Canon is using the Canon Expo in Yokohama, Japan this month to show off two new inkjet presses: a new label press, the LabelStream LS2000; and a production printer, the VarioPrint iX1700.
These two presses mark a new chapter for Canon. Its current inkjet production printers as well as the LS4000 inkjet label press all use piezo drop-on-demand printheads, which is by far the dominant head technology in most commercial and industrial print systems. But these new models use thermal printheads. Canon says that this is suited to the target market segments.
But as a professional cynic it seems to me far more likely that Canon is simply adopting the same approach that HP has already quite openly taken. Both companies own significant core IP around thermal printheads, having each independently designed and patented thermal printhead technology at roughly the same time. And both companies have cross-licensed some of their patents concerning thermal printheads. So there is good commercial sense in using the printhead IP that Canon already owns or has access to in order to create commercial and industrial print solutions, which should lead to higher profit margins than buying in piezo printheads. Really, the question is, why didn’t Canon do this before?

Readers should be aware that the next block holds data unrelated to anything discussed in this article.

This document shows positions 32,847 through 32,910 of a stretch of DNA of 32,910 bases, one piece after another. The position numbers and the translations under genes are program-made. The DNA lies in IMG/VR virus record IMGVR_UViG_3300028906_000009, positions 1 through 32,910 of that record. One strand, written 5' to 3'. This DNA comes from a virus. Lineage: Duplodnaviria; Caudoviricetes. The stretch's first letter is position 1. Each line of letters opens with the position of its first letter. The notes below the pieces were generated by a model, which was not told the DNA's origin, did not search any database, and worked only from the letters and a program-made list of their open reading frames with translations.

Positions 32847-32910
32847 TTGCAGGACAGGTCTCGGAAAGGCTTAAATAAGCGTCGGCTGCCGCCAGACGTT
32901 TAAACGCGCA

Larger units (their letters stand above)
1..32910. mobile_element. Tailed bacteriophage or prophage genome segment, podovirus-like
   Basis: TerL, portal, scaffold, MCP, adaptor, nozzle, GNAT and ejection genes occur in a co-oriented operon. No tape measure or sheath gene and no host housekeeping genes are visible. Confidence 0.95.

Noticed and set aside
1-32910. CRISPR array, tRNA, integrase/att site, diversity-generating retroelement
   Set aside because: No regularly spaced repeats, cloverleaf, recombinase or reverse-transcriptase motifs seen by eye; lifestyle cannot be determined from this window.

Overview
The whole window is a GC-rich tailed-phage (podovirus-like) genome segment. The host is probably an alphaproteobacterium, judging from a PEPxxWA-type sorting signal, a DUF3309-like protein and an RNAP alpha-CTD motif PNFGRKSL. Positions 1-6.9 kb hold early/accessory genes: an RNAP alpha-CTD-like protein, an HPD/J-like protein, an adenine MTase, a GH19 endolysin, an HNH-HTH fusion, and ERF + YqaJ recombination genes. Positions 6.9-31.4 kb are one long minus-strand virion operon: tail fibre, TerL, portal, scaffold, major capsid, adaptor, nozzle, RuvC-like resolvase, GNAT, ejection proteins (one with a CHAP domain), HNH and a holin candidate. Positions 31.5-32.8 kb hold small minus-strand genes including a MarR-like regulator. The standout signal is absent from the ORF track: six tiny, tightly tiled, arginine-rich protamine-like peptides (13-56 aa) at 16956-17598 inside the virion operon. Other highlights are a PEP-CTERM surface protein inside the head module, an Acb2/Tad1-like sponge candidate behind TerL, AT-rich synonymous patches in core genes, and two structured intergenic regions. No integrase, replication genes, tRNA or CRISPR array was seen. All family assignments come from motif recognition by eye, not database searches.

The challenge of course is to develop the thermal printheads to be robust enough to withstand industrial use. Thermal heads generally have a relatively short life and are regarded as consumable items. However, both HP and Memjet have managed to prolong the working life of their thermal heads in recent years. Jennifer Kolloczek, senior director of marketing for digital production printing, says that it’s too early in the development cycle for Canon to comment on this.
This brings us to the presses themselves. The LabelStream LS2000 expands Canon’s footprint in this market but whereas the existing LS4000 is a UV hybrid printer, the new machine is a standalone roll-to-roll digital press that uses water-based inks. I believe that a number of vendors are working to develop label presses with water-based inks but Canon is amongst the first to openly say so. (Bobst has previously demonstrated a prototype but is still working on this, and Epson’s L4000 series uses multiple passes and runs at 8mpm, while Memjet was notably absent from this year’s Label Expo.)